A dearth of intermediate melts at subduction zone volcanoes and the petrogenesis of arc andesites

Details

Serval ID
serval:BIB_93F4B74997C7
Type
Article: article from journal or magazin.
Collection
Publications
Title
A dearth of intermediate melts at subduction zone volcanoes and the petrogenesis of arc andesites
Journal
Nature
Author(s)
Reubi O., Blundy J.
ISSN-L
0028-0836
Publication state
Published
Issued date
2009
Peer-reviewed
Oui
Volume
461
Pages
1269-U103
Language
english
Abstract
Andesites represent a large proportion of the magmas erupted at
continental arc volcanoes and are regarded as a major component in the
formation of continental crust(1). Andesite petrogenesis is therefore
fundamental in terms of both volcanic hazard and differentiation of the
Earth. Andesites typically contain a significant proportion of crystals
showing disequilibrium petrographic characteristics indicative of mixing
or mingling between silicic and mafic magmas, which fuels a
long-standing debate regarding the significance of these processes in
andesite petrogenesis(2) and ultimately questions the abundance of true
liquids with andesitic composition. Central to this debate is the
distinction between liquids (or melts) and magmas, mixtures of liquids
with crystals, which may or may not be co-genetic. With this distinction
comes the realization that bulk-rock chemical analyses of petrologically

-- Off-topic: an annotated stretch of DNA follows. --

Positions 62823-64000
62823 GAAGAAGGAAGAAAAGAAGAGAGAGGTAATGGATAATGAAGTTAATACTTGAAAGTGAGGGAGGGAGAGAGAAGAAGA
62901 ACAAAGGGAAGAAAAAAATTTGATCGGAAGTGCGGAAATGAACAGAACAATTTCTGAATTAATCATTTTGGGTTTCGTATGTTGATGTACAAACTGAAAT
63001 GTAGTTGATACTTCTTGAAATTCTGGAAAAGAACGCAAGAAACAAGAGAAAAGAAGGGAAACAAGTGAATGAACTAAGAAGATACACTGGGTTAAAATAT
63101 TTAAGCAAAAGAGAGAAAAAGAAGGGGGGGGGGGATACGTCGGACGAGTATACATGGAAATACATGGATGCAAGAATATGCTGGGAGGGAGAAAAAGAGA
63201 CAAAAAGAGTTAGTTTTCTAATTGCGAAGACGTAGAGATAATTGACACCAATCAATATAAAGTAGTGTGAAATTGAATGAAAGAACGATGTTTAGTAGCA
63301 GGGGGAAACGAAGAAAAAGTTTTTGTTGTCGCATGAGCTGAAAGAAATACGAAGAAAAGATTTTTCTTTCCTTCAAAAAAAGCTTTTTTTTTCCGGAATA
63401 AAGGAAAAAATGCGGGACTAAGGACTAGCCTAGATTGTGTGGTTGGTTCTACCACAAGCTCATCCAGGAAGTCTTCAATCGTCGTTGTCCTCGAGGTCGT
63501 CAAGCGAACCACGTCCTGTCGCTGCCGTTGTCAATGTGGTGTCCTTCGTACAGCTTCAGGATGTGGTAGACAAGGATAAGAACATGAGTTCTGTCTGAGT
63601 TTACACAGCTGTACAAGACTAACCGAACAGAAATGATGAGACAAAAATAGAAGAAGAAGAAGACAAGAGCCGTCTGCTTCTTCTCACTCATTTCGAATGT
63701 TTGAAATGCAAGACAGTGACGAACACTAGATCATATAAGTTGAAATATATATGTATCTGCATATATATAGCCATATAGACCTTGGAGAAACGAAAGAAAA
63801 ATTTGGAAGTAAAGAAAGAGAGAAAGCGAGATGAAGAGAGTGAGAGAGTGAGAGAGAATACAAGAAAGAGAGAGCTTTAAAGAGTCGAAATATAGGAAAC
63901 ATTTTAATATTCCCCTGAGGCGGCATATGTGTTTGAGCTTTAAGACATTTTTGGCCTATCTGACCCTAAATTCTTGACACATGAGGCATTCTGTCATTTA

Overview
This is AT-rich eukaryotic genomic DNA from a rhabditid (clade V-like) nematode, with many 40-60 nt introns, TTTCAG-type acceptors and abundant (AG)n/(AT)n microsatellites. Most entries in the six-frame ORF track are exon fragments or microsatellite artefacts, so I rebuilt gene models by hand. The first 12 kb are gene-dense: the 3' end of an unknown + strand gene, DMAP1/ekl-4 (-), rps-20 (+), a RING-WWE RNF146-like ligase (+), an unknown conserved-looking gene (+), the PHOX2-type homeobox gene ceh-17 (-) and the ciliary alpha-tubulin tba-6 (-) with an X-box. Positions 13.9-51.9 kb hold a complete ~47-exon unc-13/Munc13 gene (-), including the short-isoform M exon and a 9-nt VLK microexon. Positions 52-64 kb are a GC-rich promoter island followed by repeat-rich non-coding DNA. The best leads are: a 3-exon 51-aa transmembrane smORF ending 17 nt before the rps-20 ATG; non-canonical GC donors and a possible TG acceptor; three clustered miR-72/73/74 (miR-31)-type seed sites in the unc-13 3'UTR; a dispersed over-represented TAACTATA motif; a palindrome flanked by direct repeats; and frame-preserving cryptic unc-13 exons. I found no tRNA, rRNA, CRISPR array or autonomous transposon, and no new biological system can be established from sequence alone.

complex andesites can lead to a blurred picture of the fundamental
processes behind arc magmatism. Here we present an alternative view of
andesite petrogenesis, based on a review of quenched glassy melt
inclusions trapped in phenocrysts, whole-rock chemistry, and
high-pressure and high-temperature experiments. We argue that true
liquids of intermediate composition (59 to 66 wt% SiO(2)) are far less
common in the sub-volcanic reservoirs of arc volcanoes than is suggested
by the abundance of erupted magma within this compositional range.
Effective mingling within upper crustal magmatic reservoirs obscures a
compositional bimodality of melts ascending from the lower crust, and
masks the fundamental role of silicic melts (>= 66 wt% SiO(2)) beneath
intermediate arc volcanoes. This alternative view resolves several
puzzling aspects of arc volcanism and provides important clues to the
integration of plutonic and volcanic records.
Create date
07/02/2013 9:02
Last modification date
20/08/2019 15:56
Usage data